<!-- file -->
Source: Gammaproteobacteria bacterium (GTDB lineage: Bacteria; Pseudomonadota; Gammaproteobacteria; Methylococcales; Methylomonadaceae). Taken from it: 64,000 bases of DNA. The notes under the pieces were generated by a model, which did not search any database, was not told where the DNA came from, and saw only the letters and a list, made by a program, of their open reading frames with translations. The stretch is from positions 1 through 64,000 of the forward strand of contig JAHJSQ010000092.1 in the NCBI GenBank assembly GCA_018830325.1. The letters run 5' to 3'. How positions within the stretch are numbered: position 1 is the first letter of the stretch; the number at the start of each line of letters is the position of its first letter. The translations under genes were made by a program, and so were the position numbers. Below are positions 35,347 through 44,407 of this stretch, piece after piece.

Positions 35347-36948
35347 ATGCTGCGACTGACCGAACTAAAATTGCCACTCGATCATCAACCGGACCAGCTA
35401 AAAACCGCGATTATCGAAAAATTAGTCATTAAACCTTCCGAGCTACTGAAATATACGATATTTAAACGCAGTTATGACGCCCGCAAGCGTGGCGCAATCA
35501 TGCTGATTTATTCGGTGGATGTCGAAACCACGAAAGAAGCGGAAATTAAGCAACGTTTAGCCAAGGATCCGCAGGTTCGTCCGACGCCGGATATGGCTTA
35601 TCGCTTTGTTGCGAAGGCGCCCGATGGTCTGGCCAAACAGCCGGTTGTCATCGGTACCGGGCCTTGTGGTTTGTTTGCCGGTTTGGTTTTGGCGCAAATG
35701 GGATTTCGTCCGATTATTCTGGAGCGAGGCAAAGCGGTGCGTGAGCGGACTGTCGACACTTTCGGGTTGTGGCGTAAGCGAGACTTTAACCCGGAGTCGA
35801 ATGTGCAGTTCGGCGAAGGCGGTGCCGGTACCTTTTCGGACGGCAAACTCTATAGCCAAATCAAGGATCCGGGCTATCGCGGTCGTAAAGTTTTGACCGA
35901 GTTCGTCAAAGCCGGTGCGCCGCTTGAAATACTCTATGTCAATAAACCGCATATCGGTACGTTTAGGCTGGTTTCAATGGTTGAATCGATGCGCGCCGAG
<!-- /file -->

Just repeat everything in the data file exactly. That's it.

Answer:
Source: Gammaproteobacteria bacterium (GTDB lineage: Bacteria; Pseudomonadota; Gammaproteobacteria; Methylococcales; Methylomonadaceae). Taken from it: 64,000 bases of DNA. The notes under the pieces were generated by a model, which did not search any database, was not told where the DNA came from, and saw only the letters and a list, made by a program, of their open reading frames with translations. The stretch is from positions 1 through 64,000 of the forward strand of contig JAHJSQ010000092.1 in the NCBI GenBank assembly GCA_018830325.1. The letters run 5' to 3'. How positions within the stretch are numbered: position 1 is the first letter of the stretch; the number at the start of each line of letters is the position of its first letter. The translations under genes were made by a program, and so were the position numbers. Below are positions 35,347 through 44,407 of this stretch, piece after piece.

Positions 35347-36948
35347 ATGCTGCGACTGACCGAACTAAAATTGCCACTCGATCATCAACCGGACCAGCTA
35401 AAAACCGCGATTATCGAAAAATTAGTCATTAAACCTTCCGAGCTACTGAAATATACGATATTTAAACGCAGTTATGACGCCCGCAAGCGTGGCGCAATCA
35501 TGCTGATTTATTCGGTGGATGTCGAAACCACGAAAGAAGCGGAAATTAAGCAACGTTTAGCCAAGGATCCGCAGGTTCGTCCGACGCCGGATATGGCTTA
35601 TCGCTTTGTTGCGAAGGCGCCCGATGGTCTGGCCAAACAGCCGGTTGTCATCGGTACCGGGCCTTGTGGTTTGTTTGCCGGTTTGGTTTTGGCGCAAATG
35701 GGATTTCGTCCGATTATTCTGGAGCGAGGCAAAGCGGTGCGTGAGCGGACTGTCGACACTTTCGGGTTGTGGCGTAAGCGAGACTTTAACCCGGAGTCGA
35801 ATGTGCAGTTCGGCGAAGGCGGTGCCGGTACCTTTTCGGACGGCAAACTCTATAGCCAAATCAAGGATCCGGGCTATCGCGGTCGTAAAGTTTTGACCGA
35901 GTTCGTCAAAGCCGGTGCGCCGCTTGAAATACTCTATGTCAATAAACCGCATATCGGTACGTTTAGGCTGGTTTCAATGGTTGAATCGATGCGCGCCGAG